# VC Dimension

In learning theory, the VC dimension is a measure of capacity of a class of hypotheses \(\mathcal{H}\) (e.g., a set of classifiers). This notion of capacity indicates how complicated \(\mathcal{H}\) is. Although complicated \(\mathcal{H}\) may be able to fit well to the dataset at hand, yielding a low training error, there is a possibility that it overfits and gives high generalization error. The VC dimension provides a tool to analyze the generalization error of a class of hypotheses based on how complicated it is, independent of the input distribution, the target function, and the learning algorithm (i.e., a systematic approach to choose the best hypothesis \(g \in \mathcal{H}\)).

Capacity in VC theory is captured by the concept called *shattering*. Here we focus only on binary classification problems.

**shatter** \(n\) points if *there exists* a dataset \(\boldsymbol{X} = \{x_1,\ldots, x_n\}\) such that for any label assignment \(\boldsymbol{y} = (y_1, \ldots, y_n)\) where \(y_i \in \{-1, +1\}\), there exists a hypothesis \(h \in \mathcal{H}\) which can produce \(\boldsymbol{y} = h(\boldsymbol{X})\).

In a simpler terms, we say \(\mathcal{H}\) shatters \(n\) points if **there exists** a configuration of \(\boldsymbol{X} = \{x_1,\ldots, x_n\}\) such that \(\mathcal{H}\) can produce all possible \(2^n\) assignments of \(\boldsymbol{y}\). Things worth noting are

- If \(\mathcal{H}\) can produce any assignment of \(\boldsymbol{y}\) on just even one configuration of \(n\) points, then we say \(\mathcal{H}\) can shatter \(n\) points. So, when constructing an example, it makes sense to imagine a configuration of points such that \(\mathcal{H}\) can shatter easily.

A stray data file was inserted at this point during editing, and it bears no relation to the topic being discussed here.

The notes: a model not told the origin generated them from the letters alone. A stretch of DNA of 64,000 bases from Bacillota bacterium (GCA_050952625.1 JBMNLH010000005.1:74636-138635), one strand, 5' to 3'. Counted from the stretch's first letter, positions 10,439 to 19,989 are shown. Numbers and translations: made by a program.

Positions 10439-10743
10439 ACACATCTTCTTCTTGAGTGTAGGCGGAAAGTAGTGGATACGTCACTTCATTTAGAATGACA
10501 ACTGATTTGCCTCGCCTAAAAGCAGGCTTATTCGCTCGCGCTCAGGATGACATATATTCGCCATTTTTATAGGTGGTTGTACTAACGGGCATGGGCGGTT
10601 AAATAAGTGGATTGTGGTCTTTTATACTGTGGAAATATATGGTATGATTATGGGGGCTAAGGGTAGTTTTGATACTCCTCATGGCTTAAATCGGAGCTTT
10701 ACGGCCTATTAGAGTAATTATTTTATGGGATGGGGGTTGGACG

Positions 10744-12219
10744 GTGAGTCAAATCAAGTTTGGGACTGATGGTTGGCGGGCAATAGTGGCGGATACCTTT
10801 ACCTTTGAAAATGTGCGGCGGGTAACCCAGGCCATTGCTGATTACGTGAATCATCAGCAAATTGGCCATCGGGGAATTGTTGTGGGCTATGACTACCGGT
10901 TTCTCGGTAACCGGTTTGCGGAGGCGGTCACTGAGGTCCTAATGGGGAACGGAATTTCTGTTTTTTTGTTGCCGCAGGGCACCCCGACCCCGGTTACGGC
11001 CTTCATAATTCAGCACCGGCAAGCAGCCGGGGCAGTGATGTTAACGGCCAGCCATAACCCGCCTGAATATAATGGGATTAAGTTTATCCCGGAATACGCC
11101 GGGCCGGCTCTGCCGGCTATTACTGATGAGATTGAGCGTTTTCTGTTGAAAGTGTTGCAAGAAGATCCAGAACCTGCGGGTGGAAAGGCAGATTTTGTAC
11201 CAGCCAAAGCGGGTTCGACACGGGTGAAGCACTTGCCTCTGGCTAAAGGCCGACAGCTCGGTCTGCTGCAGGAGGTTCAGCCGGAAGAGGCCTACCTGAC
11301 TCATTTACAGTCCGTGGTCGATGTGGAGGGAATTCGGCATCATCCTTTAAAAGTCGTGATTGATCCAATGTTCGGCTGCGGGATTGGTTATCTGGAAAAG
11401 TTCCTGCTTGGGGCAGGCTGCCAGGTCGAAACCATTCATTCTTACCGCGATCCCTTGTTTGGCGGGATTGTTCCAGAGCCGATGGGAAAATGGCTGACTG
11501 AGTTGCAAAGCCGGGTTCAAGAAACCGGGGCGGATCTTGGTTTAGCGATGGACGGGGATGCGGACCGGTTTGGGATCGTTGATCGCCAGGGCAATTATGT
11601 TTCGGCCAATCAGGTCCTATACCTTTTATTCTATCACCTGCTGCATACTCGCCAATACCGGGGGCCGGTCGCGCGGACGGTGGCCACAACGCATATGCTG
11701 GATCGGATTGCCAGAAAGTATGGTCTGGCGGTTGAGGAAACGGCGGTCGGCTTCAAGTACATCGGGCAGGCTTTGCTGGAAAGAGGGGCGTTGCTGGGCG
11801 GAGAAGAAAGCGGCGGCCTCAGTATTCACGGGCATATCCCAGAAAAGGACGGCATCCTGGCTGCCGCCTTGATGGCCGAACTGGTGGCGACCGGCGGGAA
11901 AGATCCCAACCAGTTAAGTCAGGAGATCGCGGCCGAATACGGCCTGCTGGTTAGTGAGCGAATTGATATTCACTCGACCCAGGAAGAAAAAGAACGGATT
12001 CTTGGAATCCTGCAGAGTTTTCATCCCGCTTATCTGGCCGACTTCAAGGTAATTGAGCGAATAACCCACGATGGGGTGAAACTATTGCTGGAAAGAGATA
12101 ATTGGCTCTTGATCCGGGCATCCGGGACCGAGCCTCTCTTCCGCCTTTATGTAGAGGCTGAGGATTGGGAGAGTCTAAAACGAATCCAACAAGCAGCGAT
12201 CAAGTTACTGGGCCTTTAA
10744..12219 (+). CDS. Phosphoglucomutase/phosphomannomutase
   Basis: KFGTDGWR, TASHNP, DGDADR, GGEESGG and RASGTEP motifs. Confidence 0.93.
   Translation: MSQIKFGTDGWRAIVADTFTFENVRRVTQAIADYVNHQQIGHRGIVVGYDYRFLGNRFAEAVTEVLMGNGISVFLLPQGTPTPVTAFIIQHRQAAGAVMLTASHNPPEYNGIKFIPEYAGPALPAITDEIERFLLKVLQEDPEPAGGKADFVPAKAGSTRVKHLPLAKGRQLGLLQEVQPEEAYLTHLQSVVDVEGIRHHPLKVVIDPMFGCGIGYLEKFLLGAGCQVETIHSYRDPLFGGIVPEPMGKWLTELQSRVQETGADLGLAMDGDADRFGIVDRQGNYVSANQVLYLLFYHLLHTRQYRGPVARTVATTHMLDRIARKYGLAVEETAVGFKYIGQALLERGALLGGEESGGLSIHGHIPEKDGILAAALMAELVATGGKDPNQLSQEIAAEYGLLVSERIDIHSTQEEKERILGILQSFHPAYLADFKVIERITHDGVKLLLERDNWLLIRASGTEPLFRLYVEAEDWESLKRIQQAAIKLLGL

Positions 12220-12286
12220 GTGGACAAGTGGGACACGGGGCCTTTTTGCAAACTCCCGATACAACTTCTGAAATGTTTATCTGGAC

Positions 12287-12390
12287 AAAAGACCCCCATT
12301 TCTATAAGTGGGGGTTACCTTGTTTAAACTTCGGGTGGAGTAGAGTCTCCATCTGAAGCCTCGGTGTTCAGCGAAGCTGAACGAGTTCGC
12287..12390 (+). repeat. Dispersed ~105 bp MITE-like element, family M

- If \(\mathcal{H}\) can shatter \(n\) points, then obviously it can shatter less than \(n\) points.
- Likewise, if \(\mathcal{H}\) cannot shatter \(n\) points, then it cannot shatter more than \(n\) points.

As an example, the VC dimension of a linear classifier in two-dimensional space is 3. That is, three is the highest number of points a line can produce all possible \(\{-1, +1\}\) assignments. With four points, there are two cases out of 16 possible assignments a line cannot produce. In general, \(d_{VC}(\text{linear classifiers}) = d+1\) where \(d\) is the input dimension.

The VC dimension can be used to bound probabilistically the difference between the training and test errors. This result is known as VC inequality.

**Source**: Lectures by Professor Yaser Abu-Mostafa.

- Lecture 5 (Training versus Testing)
- Lecture 6 (Theory of Generalization)
- Lecture 7 (The VC Dimension)